Monroe County Clerk of Court-elect Amy Heavilin violated a federal law prohibiting local government employees that oversee federal grants and funds to run in partisan elections.
The U.S. Office of Special Counsel issued a letter on election night alerting Stuart Kessler, who filed the complaint against Heavilin, that she was in violation of the federal Hatch Act, which was created to deter corruption and influence in political office.
Heavilin, the finance director for the Monroe County Sheriff's Office, oversaw federal grant money the agency received.
Kessler was a candidate in the clerk of court race and filed Hatch Act complaints against fellow candidates Heavilin and Kevin Madok months before the primary election in August, which Kessler and Madok lost.
Heavilin, a Republican, overwhelming defeated Democrat opponent Joe Allen on Tuesday night.
Madok was cleared by the Office of Special Counsel on Aug. 24.
However, the investigation into Heavilin went on for months and the Office of Special Counsel sent Kessler an email at 6:01 p.m. election night saying she had violated the Hatch Act, Kessler confirmed Tuesday.
"There is no evidence to suggest that she knowingly and willfully violated the act," Office of Special Counsel Attorney Treyer Mason-Gale wrote, and the agency "decided not to pursue disciplinary action at this time and we are closing our file on this matter without further action."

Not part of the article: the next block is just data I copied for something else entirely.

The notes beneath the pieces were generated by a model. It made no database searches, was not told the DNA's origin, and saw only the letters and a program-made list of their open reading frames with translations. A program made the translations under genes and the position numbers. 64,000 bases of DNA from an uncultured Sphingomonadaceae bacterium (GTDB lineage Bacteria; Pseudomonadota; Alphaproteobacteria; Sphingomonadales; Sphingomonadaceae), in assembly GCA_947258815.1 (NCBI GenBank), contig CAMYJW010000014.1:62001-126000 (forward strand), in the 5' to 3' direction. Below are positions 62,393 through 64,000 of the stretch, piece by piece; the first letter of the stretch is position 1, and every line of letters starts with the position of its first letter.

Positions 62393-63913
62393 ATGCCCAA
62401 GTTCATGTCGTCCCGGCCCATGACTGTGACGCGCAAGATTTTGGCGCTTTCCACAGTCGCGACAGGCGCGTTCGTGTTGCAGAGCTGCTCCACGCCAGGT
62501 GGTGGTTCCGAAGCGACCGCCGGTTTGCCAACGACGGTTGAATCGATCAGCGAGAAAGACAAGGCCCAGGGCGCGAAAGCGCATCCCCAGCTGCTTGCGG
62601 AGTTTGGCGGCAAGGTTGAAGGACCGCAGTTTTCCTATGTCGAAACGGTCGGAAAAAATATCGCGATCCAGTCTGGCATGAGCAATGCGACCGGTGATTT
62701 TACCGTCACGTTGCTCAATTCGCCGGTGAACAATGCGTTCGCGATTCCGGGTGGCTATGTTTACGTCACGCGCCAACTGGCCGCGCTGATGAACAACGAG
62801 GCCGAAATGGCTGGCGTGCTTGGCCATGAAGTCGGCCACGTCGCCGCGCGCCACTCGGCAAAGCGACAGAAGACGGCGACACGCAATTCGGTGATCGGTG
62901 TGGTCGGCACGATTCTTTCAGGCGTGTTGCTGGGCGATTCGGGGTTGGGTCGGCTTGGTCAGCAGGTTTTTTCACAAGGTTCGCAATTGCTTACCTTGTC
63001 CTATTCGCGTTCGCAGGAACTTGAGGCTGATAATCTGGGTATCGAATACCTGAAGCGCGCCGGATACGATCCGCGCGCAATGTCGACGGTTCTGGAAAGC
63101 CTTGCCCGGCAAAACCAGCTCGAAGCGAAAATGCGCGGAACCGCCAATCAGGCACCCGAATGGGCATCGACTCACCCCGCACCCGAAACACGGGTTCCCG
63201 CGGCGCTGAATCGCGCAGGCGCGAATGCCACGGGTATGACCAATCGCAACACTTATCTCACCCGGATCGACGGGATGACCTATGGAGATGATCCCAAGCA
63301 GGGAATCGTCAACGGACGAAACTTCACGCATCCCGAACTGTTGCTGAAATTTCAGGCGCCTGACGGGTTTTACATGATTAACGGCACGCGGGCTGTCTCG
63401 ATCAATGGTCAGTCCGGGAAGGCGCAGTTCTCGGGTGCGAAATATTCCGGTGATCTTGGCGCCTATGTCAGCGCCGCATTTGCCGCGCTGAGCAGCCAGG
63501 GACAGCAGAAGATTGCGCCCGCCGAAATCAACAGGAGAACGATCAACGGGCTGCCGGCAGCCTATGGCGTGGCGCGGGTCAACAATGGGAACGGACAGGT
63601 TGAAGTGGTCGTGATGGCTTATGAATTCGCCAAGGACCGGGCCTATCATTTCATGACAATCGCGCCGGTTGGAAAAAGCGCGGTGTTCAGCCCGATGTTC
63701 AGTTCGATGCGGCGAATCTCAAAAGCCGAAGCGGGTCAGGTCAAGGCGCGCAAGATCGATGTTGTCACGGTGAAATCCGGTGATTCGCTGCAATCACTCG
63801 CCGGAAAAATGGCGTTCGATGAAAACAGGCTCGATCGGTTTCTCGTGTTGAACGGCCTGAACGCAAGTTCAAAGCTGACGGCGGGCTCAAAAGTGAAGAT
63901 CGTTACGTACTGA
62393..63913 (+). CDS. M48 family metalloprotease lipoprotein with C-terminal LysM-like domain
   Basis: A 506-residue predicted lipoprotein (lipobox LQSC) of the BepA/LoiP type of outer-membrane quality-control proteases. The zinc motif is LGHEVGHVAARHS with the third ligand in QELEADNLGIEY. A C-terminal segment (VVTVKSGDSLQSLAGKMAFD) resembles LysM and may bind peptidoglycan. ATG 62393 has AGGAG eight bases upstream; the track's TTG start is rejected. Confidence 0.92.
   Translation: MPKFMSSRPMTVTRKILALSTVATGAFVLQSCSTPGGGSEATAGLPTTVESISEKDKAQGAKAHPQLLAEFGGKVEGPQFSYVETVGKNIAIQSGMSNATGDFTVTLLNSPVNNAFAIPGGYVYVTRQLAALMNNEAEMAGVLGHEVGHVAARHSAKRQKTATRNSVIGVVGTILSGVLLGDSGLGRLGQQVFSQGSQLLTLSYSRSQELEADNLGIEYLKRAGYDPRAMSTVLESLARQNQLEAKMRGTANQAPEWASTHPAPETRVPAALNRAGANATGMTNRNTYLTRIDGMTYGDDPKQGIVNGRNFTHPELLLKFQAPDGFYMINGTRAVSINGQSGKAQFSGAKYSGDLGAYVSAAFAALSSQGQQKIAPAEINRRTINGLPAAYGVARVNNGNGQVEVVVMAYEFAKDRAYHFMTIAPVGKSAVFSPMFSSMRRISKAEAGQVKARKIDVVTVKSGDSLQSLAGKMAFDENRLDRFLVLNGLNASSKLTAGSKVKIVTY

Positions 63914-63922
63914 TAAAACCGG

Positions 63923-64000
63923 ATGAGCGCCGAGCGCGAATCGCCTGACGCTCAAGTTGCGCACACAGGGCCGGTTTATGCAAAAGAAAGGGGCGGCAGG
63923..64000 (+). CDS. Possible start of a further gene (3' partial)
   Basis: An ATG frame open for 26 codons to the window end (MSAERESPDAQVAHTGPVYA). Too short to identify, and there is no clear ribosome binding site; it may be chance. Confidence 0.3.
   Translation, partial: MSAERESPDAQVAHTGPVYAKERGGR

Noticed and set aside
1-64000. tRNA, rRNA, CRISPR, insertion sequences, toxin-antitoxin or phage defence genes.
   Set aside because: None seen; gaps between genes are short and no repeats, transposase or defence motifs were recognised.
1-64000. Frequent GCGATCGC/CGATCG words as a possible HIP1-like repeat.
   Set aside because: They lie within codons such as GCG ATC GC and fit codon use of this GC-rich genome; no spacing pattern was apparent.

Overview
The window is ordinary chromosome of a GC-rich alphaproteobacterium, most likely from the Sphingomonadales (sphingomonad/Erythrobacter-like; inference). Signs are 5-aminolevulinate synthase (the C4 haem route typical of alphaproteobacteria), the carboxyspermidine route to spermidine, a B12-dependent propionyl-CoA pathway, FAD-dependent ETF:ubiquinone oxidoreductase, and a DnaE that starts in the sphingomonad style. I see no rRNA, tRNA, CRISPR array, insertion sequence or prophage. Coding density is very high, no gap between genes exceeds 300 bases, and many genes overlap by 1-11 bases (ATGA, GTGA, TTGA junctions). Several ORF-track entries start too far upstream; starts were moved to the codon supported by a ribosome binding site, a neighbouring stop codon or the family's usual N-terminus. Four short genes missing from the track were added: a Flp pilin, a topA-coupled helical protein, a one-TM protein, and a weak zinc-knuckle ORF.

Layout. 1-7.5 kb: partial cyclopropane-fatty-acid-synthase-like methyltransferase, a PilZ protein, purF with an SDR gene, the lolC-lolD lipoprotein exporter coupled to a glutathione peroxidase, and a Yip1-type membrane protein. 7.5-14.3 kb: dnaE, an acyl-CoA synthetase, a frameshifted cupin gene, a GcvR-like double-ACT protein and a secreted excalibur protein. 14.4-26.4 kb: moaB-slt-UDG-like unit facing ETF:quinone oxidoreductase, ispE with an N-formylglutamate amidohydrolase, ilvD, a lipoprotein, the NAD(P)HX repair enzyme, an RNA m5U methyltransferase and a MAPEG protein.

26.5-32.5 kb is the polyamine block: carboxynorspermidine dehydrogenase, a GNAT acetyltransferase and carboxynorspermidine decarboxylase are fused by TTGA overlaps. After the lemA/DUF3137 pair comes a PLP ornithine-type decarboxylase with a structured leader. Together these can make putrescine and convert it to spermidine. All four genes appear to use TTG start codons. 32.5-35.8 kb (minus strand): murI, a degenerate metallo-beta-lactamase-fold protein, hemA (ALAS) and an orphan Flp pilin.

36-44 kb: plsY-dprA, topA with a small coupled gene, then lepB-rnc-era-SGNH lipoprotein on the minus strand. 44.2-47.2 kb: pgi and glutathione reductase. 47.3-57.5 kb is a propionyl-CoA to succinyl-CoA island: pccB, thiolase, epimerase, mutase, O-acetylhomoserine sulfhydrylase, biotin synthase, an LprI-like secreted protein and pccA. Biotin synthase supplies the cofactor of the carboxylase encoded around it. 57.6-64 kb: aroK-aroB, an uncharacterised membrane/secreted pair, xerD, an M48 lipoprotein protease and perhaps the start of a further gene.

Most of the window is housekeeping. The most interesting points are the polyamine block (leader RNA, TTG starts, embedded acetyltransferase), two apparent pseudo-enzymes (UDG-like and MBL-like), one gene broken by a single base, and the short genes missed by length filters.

Mason-Gale also wrote that once the Office of Special Counsel informed Heavilin and the Sheriff's Office that her candidacy violated the Hatch Act, "she took steps to come into compliance with the Hatch Act."
The Sheriff's Office changed Heavilin's job description and took away some of her duties so she would be in compliance with the Hatch Act, said Sheriff-elect Rick Ramsay.
The Hatch Act exempts employees of the judiciary branch of local governments, which was part of the reason Madok was cleared. Heavilin argued that she was covered by that exemption, too, under the Sheriff's Office, but went along with the findings of the Office of Special Counsel, she said.
There is pending federal legislation that would change the Hatch Act, allowing employees overseeing federal funds to run in local partisan elections, Office of Special Counsel spokeswoman Ann O'Hanlon said.
The clerk's office is the repository for all county documents and oversees the handling of marriage licenses and other court functions. Most importantly, the clerk conducts audits of county contracts, programs and divisions to make sure taxpayer money is being spent properly, which essentially makes Heavilin the county's chief compliance officer.
Current Clerk of Court Danny Kolhage decided to step down to run for the Monroe County Commission. He will be sworn in as county commissioner on Nov. 20 and retire from the clerk position.
Heavilin will not be sworn in as clerk until Jan. 1, which leaves the position temporarily vacant and up for appointment by the governor. Heavilin said she plans to submit her name for appointment.